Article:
Fraudsters can create false job adverts and disguise themselves as your brand to scam prospective employees. Find out what you can do to tackle this.
The hospitality industry, like so many other industries, has seen an increase in recruitment scams post pandemic. As global travel restrictions ease and hiring processes resume, the need to fill vacancies results in increased recruitment activities. This fraud can be of particular concern when there is mass-recruitment needed ahead of big events or when a new hotel opens.
Whilst a surge in employment opportunities can be exciting and positive news for job seekers, they should be aware that the increase in job vacancies can see an increase in fraudulent activity. Migrant workers (workers moving to another country for work purposes) can be a particularly vulnerable target of these scams.
What is a recruitment scam?
A recruitment scam involves a fraudster claiming to be an employer, brand recruiter or hiring agency and creating a fake job in the hope of collecting money or personal data. Scams can combine many elements – from fake websites and contracts, to false contact details and unsolicited emails. Victims of this form of fraud can find that they have paid significant sums of money for the promise of a job which then fails to materialise. They may also have their personal data stolen and used for other fraudulent purposes.
What can employers/hotels do to prevent recruitment scams?
- Check your job vacancies are not being copied. For example, set up a Google Alert with your brand’s name and words typically used in a job description. HR can monitor the results to ensure that only legitimate results show up.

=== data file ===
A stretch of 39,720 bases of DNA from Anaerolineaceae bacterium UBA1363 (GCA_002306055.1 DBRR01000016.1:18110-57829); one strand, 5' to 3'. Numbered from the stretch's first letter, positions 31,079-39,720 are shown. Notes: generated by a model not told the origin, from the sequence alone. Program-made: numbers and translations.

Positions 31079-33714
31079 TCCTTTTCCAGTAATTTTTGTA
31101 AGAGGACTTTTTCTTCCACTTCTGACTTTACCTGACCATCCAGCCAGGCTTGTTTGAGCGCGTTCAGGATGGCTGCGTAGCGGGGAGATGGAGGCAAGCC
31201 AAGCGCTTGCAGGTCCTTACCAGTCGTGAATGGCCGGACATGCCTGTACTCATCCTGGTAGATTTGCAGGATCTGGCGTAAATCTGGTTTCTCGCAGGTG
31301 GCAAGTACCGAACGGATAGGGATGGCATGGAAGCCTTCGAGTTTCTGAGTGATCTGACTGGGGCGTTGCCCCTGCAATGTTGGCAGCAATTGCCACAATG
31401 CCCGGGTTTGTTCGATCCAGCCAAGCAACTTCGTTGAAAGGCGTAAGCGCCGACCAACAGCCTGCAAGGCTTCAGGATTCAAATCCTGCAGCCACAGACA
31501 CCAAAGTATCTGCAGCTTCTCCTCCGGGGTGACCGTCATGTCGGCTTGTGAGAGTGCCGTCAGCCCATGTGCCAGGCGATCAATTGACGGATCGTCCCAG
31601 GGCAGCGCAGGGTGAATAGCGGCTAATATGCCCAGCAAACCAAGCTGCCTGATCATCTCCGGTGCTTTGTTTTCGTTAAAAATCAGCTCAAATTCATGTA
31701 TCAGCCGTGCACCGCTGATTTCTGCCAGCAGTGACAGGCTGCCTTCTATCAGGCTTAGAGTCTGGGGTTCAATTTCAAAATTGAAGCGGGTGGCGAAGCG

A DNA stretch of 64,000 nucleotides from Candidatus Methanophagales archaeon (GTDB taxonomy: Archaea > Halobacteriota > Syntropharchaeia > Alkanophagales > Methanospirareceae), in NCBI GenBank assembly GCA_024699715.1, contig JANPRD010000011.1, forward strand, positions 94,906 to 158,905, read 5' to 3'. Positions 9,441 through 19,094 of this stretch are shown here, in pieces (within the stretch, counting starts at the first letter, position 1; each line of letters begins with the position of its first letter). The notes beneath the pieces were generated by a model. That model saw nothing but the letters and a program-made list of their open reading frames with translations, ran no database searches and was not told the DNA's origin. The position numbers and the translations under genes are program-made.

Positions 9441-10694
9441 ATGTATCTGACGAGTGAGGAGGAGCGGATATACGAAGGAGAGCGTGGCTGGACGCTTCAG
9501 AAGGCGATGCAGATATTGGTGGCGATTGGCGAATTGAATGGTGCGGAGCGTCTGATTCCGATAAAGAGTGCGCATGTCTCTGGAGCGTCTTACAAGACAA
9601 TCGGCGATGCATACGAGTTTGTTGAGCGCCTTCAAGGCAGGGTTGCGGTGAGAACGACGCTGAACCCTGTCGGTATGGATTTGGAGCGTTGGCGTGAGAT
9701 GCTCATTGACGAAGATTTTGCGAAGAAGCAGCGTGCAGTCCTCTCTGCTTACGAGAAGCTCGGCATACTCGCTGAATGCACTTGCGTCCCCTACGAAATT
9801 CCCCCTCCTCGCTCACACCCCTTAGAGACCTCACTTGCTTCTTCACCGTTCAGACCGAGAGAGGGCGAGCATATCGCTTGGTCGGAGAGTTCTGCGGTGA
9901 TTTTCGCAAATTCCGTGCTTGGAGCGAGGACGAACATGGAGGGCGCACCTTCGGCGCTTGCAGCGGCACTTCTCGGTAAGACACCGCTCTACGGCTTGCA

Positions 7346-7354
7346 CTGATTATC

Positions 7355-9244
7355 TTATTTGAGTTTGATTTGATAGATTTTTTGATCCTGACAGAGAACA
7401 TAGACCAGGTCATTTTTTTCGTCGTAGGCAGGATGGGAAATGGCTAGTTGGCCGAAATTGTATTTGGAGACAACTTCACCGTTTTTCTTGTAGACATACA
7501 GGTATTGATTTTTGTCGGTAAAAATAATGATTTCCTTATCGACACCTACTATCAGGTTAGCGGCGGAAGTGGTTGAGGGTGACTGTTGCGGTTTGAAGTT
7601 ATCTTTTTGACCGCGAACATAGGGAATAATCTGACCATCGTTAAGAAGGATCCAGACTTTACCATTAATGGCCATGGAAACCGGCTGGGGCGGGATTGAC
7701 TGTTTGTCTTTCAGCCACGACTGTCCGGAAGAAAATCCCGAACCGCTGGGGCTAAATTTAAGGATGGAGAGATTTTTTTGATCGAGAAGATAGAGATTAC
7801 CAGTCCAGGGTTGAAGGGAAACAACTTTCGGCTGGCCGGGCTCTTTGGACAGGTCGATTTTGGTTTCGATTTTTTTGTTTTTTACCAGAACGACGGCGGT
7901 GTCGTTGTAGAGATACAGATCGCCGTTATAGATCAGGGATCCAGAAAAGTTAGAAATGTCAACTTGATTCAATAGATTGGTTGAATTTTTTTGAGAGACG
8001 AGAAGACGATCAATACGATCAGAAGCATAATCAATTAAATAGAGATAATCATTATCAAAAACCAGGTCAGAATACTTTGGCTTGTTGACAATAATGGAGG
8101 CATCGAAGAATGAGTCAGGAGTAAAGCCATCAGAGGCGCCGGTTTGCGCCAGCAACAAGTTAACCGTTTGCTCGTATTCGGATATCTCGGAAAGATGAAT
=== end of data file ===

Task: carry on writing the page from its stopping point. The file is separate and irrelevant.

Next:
- Make a recruitment scam pack for agencies and recruiters. This could include information on how to advertise job vacancies and what recruitment fraud looks like.
- Create a verification site or process for prospective workers to validate contracts and offers of employment.
- Circulate information on how to recognise and avoid recruitment scams among your properties and local communities. Also share this guidance on your website and social media.
- Have processes in place for reporting recruitment scams. This could include setting up an alert system for job seekers, as well as outlining HR guidelines on how to report fake job adverts and handle other elements, such as fake websites or contact details.
What can job seekers do to recognise a scam?
- Check email addresses – Professional companies do not use Hotmail, Yahoo or Gmail accounts. Look for misspellings of emails or anything ending in a non-traditional site address. Also be careful when opening attachments or clicking on links from unfamiliar email addresses.
- Check company addresses – Professional companies will not use a PO Box in place of a permanent physical address.
- Make no upfront payments and avoid calls or emails requesting personal information.
- Always interview – Professional companies will not offer positions without interviewing job seekers.
- Do not give out personal information during or before an interview.
- Beware of job postings on social media sites such as Facebook or Instagram, these are not the ‘usual’ advertisement platforms.
To find out more about what your hotel can do to tackle this exploitation, take a look at our new Recruitment Scams factsheet.